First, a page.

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Re: [ancient_waterways_society] hexagon

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  • Vincent Barrows
    The following link shows primary site documents from the Discovery of the Mike Morekock Tablet as well as photos of this interesting artifact. It is named
    Message 1 of 3 , Aug 8, 2009
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      The following link shows primary site documents from the Discovery of the Mike Morekock Tablet as well as photos of this interesting artifact. It is named after the finder by Liz Kassly, who drew the soil profile images.



      The tablet was found by Mike Morelock buried in a tiny pit of a wall trench that was part of an unusual house structure. The unusual house structure had a north facing opening and was a T-shaped structure.  At the time, Liz and Mike did not know what the tablet was. They assumed it was a sandstone abrader. They bagged it and sent it to John Kelly's Laboratory called Fingerhut. Later, it was discovered to be a tablet at ITARP.  Liz Kassly stated it should be called the Morelock Tablet, to name it after the finder.


      Your author colorized the soil profile images using the Munsell scale according to color references. This artifact was found about halfway between Monks Mound and Fox hill Mound. It is made of sandstone.  One side is engraved with a crosshatching pattern with (x) shaped lines interconnecting around the edges with an alternate pattern of Hexagons and cubes formed from equilateral triangles.


      The only other examples with crosshatching and the cube pattern known are from a cache pit at an oneota site in site 13-wd-7 in Iowa and one from Blombous Cave , South Africa .


      One of the most interesting features of this stone is its geometric and mathematical properties and its Pythagorean properties. Ross Hamilton identified similar icons in "The Mystery of the Serpent Mound" on pages 29-47.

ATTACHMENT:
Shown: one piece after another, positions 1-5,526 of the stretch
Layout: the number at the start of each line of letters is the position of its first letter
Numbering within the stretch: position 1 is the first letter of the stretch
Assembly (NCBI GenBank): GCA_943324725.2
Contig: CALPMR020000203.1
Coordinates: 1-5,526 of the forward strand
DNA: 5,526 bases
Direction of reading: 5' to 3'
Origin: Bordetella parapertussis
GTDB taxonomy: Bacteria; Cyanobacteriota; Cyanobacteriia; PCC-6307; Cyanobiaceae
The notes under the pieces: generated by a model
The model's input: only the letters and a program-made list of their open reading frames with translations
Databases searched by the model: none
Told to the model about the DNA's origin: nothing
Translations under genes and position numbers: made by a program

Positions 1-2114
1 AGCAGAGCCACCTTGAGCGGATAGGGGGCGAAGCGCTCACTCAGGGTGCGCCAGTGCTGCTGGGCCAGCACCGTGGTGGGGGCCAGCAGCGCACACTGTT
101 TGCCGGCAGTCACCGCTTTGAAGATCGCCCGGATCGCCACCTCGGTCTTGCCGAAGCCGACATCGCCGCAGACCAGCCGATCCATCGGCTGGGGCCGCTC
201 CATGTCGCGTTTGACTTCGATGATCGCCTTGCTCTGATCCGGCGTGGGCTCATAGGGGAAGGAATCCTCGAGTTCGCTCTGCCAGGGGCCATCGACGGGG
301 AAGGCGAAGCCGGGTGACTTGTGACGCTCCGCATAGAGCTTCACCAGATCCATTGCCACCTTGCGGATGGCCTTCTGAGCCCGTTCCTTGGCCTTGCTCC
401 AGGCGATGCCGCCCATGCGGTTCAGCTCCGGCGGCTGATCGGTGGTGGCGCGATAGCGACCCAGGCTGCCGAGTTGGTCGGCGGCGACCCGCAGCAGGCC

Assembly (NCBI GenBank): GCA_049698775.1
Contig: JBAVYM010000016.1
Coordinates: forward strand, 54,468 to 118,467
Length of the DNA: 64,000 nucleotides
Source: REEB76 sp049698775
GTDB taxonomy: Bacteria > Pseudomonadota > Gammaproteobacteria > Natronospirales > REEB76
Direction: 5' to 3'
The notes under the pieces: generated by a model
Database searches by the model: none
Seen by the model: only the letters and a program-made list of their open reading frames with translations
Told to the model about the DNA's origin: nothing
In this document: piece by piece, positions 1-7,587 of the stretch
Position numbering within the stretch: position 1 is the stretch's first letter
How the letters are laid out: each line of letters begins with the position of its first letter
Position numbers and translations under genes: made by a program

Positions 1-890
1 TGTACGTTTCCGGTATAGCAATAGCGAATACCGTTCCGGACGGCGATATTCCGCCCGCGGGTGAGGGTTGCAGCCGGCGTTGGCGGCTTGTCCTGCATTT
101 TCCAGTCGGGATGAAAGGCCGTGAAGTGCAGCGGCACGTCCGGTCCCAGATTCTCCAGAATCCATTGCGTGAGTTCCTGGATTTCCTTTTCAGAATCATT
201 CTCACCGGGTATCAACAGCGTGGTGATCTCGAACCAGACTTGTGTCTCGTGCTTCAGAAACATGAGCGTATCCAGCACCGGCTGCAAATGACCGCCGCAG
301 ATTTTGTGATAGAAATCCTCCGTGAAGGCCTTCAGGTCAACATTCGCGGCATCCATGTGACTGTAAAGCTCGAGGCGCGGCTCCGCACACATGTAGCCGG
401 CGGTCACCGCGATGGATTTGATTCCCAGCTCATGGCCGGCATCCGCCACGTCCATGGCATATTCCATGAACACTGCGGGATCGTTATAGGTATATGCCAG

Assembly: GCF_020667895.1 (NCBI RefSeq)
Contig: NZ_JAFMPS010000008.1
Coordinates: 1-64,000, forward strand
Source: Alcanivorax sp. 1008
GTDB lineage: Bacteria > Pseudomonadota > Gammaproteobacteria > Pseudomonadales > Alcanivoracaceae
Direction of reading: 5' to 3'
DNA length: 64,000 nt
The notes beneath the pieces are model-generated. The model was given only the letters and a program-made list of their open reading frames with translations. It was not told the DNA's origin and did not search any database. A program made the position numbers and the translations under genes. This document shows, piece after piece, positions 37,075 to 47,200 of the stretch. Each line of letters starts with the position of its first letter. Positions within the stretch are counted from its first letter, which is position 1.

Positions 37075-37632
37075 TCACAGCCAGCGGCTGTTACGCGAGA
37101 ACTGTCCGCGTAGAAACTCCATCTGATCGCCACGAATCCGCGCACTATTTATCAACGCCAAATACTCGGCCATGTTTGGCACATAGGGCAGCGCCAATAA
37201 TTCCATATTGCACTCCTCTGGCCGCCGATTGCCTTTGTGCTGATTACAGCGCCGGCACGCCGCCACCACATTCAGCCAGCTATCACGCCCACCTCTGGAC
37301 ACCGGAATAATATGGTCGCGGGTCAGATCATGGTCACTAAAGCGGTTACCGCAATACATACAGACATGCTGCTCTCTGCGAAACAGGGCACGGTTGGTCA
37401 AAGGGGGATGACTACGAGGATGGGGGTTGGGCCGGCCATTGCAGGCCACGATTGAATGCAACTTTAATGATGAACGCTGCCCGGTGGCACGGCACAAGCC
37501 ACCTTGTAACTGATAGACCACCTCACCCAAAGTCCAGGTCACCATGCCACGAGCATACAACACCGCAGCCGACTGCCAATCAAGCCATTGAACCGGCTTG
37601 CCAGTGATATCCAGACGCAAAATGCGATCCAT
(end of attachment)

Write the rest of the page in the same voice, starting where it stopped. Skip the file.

--- On Wed, 8/5/09, Ross Hamilton <d.ross.hamilton@...> wrote:

      From: Ross Hamilton <d.ross.hamilton@...>
      Subject: Re: [ancient_waterways_society] hexagon
      To: ancient_waterways_society@yahoogroups.com
      Date: Wednesday, August 5, 2009, 2:10 PM


      Char Bruns,
      Whenever a fairly accurate sphere or circle is around, it seems the hexagon is too--in some way. The Pythagorean College was first to bring this up fo the record, saying that 6 was a perfect number in that its various divisors, i.e. 1,2,and 3, add to 6. The fact that six spheres or disks of equal diameter perfectly surround a single sphere or disk is one of the enduring mysteries of geometry, and led the Pythagoreans to speculate that six and one were inseparable and sacred, 1 representing the Creator and 6 the Son. You might notice that a good camera lens will divide sunlight into a six-pointed star on the film when confronted directly by the light.
      Serpent Mound is believed sacred to the One and the Sun or Son.

      On Wed, Aug 5, 2009 at 10:07 AM, charbruns <charbruns@yahoo. com> wrote:

      The Gonzo Scientist, who writes in our local Duluth street paper, said the planet Saturn has a distinct hexagonal pattern at the north pole which rivals the rings for attention. Noticed the hexagonal shape turning up in posts. Is that what bees build? Just reporting coincidence.
      Char Bruns

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